𓅛 Pumilo

Birds, Wildlife and Gardening

Scorpion plagues, sharks on the move: has Cop26 done enough for nature?

<p>The summit did not go far enough to avoid ‘big changes’ in the natural world, scientists warn, with animals already changing their behaviour</p><p>If the natural world was trying to have its say on the Glasgow climate pact, the arrival of a plague of scorpions in Egypt as Cop26 came to an end was not a subtle message. Around the time a tearful Alok Sharma lowered the gavel on the summit, rare thunderstorms were sweeping through Aswan province along the south of the Nile, forcing thousands of the creatures to seek shelter in people’s homes. Scorpion stings <a href="https://www.theguardian.com/world/2021/nov/16/more-than-500-stung-by-scorpions-flushed-out-by-storms-in-egypt">left more than 500</a> people needing hospital treatment in the host nation for Cop27. Nobody died from the effects of the venom and, as is often the case, it is too early to say whether the climate crisis caused or intensified the flooding. But many experts warn we are at the beginning of a period of potentially biblical instability.</p><p>“Cop26 was bad for nature because we are nowhere near limiting warming to 1.5 degrees,” said Simon Lewis, a professor of global change science at University College London who was supporting Congo basin countries in Glasgow. “Double the number of species will lose more than half of their climatically defined area at 2C than they would have at 1.5. So big changes are coming.”</p> <a href="https://www.theguardian.com/environment/2021/nov/19/scorpion-plagues-sharks-on-the-move-has-cop26-done-enough-for-nature-aoe">Continue reading...</a>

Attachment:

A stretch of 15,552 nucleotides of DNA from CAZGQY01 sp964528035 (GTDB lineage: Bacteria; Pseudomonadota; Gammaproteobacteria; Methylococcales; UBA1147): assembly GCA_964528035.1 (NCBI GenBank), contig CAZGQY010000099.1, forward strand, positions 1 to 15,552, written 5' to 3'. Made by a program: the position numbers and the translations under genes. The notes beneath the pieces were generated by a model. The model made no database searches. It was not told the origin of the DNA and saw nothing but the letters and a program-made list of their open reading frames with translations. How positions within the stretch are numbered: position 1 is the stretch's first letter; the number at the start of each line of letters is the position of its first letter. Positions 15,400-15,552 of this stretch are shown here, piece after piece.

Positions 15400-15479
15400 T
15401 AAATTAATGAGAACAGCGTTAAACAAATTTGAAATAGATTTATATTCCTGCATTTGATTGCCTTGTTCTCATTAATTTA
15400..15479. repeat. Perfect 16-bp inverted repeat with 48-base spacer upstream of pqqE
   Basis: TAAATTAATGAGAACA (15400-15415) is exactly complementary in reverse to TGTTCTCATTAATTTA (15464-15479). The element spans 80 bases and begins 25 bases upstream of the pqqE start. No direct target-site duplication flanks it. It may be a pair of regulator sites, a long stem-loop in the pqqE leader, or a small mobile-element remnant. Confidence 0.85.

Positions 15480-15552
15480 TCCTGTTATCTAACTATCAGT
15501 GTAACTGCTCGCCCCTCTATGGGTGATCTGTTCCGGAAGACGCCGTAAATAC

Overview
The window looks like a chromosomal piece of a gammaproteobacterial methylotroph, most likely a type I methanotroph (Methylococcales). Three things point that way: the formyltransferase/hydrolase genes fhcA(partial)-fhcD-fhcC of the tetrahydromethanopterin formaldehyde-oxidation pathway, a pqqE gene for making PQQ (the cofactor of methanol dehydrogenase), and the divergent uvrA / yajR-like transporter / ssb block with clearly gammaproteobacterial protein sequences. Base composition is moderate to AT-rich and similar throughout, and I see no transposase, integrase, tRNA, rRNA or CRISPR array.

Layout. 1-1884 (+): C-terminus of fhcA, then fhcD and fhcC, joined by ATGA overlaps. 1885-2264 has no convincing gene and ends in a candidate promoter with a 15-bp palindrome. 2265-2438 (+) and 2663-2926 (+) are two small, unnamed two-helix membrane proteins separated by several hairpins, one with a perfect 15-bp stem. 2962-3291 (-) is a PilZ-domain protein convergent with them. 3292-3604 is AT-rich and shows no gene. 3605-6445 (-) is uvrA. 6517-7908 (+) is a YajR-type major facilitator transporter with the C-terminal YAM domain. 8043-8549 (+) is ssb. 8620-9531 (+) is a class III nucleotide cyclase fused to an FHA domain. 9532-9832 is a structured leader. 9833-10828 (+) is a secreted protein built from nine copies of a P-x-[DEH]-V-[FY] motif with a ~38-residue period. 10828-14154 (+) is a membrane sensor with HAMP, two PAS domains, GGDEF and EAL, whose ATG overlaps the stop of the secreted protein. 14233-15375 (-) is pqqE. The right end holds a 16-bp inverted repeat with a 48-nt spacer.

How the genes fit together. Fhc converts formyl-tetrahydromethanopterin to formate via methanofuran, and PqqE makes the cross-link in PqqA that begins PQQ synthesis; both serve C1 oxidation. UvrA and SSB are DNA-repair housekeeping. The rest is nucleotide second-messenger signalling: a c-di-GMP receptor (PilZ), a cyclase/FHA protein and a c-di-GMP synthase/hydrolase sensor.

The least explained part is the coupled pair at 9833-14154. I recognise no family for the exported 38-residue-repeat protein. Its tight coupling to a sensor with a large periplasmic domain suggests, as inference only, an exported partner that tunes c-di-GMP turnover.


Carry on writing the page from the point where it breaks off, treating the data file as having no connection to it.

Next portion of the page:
The summit did not go far enough to avoid ‘big changes’ in the natural world, scientists warn, with animals already changing their behaviour

If the natural world was trying to have its say on the Glasgow climate pact, the arrival of a plague of scorpions in Egypt as Cop26 came to an end was not a subtle message. Around the time a tearful Alok Sharma lowered the gavel on the summit, rare thunderstorms were sweeping through Aswan province along the south of the Nile, forcing thousands of the creatures to seek shelter in people’s homes. Scorpion stings left more than 500 people needing hospital treatment in the host nation for Cop27. Nobody died from the effects of the venom and, as is often the case, it is too early to say whether the climate crisis caused or intensified the flooding. But many experts warn we are at the beginning of a period of potentially biblical instability.

“Cop26 was bad for nature because we are nowhere near limiting warming to 1.5 degrees,” said Simon Lewis, a professor of global change science at University College London who was supporting Congo basin countries in Glasgow. “Double the number of species will lose more than half of their climatically defined area at 2C than they would have at 1.5. So big changes are coming.”

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